How do I clean my travertine shower?

How do I clean my travertine shower?

Are you asking yourself, "How do I clean my travertine shower?" The number one most important thing to know when cleaning your natural stone showers is, DO NOT use an acidic cleaner. That means no vinegar, no CLR, and basically no shower cleaning products sold to you at Target, Walmart, Grocery Stores etc... So what can you use? You can use any neutral PH balanced cleaner. What is that you ask? Well,  first, you need a little chemistry lesson. All cleaning solutions are given a number on the PH scale. The pH scale ranges from 1 to 14 and is a measure of a solution's acidity or alkalinity. A pH of 7 is neutral; a pH less than 7 is acidic; and a pH greater than 7 is alkaline, or basic.

Now that we know what a pH scale is and that you must use a NEUTRAL pH cleaner (7) I will give you some examples of cleaners that you CAN use for cleaning your natural stone shower. If you are looking to go the more natural route then dish soap may be an option for you. Dish soap comes very close to 7 on the scale.  You can also use a little baking soda and water mixture to scrub down the walls. The baking soda has a bit of a gritty texture making it a bit easier to clean off rust buildup and mold. If you want something a bit more powerful your local home improvement store will have a neutral pH cleaner in their tile section. Here is a link to a neutral cleaner at Home Depot. Neutral Stone Cleaner It is important to keep in mind that travertine and marble showers are really hard to clean and maintain because they are so susceptible to etching. You really need to use a professional stone cleaning service, like ours, to get your natural stone walls cleaned up.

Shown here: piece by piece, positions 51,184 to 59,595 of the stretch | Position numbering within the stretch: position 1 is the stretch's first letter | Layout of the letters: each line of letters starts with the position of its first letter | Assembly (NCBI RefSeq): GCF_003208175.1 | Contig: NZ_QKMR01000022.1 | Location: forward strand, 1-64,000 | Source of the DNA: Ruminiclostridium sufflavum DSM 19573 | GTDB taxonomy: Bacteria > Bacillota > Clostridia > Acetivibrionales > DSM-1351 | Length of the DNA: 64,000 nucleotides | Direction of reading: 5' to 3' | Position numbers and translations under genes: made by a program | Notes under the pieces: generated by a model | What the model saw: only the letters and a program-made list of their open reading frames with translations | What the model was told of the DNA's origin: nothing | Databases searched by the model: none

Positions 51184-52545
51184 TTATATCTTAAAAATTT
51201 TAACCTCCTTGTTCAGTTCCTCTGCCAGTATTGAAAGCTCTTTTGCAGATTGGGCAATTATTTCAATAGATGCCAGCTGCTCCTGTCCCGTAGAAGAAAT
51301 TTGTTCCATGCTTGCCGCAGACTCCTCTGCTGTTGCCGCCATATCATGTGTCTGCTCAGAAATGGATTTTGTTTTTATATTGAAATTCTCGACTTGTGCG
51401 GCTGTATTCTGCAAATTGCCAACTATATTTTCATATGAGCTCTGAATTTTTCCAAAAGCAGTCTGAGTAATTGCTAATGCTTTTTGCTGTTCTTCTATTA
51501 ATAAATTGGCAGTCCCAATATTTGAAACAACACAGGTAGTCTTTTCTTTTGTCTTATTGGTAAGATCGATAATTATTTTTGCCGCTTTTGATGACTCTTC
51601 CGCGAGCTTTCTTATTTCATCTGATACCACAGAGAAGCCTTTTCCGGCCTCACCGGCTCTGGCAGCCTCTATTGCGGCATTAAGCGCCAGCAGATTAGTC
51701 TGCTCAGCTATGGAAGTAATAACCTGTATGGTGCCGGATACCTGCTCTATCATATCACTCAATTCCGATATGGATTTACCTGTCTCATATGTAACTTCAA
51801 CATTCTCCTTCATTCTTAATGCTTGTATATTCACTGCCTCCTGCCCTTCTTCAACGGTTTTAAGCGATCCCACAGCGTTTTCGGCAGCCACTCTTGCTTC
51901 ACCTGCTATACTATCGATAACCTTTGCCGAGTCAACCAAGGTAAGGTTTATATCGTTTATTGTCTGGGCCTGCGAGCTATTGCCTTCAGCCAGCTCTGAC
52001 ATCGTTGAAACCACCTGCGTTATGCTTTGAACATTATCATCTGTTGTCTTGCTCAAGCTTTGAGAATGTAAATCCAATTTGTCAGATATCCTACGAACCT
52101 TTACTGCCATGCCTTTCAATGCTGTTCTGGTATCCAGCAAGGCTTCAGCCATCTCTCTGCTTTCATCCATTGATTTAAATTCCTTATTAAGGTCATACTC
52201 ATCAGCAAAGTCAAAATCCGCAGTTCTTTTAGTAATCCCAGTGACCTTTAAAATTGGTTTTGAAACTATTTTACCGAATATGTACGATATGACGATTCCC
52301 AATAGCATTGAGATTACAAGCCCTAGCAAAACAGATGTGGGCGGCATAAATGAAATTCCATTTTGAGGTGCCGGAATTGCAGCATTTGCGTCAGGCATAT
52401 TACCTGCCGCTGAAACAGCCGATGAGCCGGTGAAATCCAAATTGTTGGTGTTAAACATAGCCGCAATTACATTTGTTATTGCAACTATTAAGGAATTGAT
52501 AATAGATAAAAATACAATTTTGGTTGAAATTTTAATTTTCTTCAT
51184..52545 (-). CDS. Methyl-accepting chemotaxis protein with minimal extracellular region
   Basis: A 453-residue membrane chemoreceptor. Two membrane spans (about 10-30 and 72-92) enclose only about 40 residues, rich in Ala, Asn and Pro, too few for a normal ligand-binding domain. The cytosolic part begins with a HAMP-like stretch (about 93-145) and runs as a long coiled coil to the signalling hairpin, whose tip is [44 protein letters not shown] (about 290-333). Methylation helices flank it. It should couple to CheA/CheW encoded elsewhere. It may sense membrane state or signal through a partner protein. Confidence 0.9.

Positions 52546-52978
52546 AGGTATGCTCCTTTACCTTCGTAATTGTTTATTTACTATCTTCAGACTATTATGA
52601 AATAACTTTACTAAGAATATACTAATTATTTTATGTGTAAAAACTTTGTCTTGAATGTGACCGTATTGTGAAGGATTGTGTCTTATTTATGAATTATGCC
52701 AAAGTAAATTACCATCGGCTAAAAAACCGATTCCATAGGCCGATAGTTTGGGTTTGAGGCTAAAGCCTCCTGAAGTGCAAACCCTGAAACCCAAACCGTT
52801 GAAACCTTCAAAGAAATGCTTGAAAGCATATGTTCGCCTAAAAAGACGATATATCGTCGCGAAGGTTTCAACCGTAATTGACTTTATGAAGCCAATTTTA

For more information see my other blog regarding etching Etch Marks & What You Can Do About Them and also my other blog post White Stuff on Shower Walls

Flagstone Faux Pas… Flagstone Coating

Flagstone Coatings

Flagstone? I thought that was just outdoor material people used by the pool or on walkways? Nope. Flagstone can be found just about anywhere and can be found in many homes around the valley.

Flagstone, like many other stones, is a very porous material. For that reason, a topical coating is generally applied to interior installations making it easier to clean and harder to stain. We are occasionally called out to inspect flagstone floors that have had rugs with rubber backings stuck to the floor or, in this case, tape that peeled the finish from the flagstone…

Flagstone Coating

Flagstone Coating Peeled OFF

In the above picture, a painter used masking tape to mask off the floors not realizing it would pull the coating off of the floor once he pulled up his tape. This is now a nightmare for both the homeowner and the painter. The only way to fix this mistake is to completely strip the flagstone coating from the floor, clean it and re-coat it. This gets to be expensive if you have a large amount of flagstone. The problem with stripping is that you can’t just strip one area. If it connects, it all has to be done. If the mistake only happened in a master bathroom then only the master bathroom would have to be stripped etc… see Flagstone Cleaning Services page for additional information.

In the end, removing a flagstone coating is best left to the professionals. It’s a messy job and extremely labor intensive. To really do it right, you must have the proper tools and know how. Also note that after applying the flagstone coating you must leave your furniture off the floor for 24 hours to allow the coating to dry. If you do not, your furniture could fuse itself to the floor.  🙂

Hopefully this post comes to mind the next time you are considering masking tape near your flagstone coating.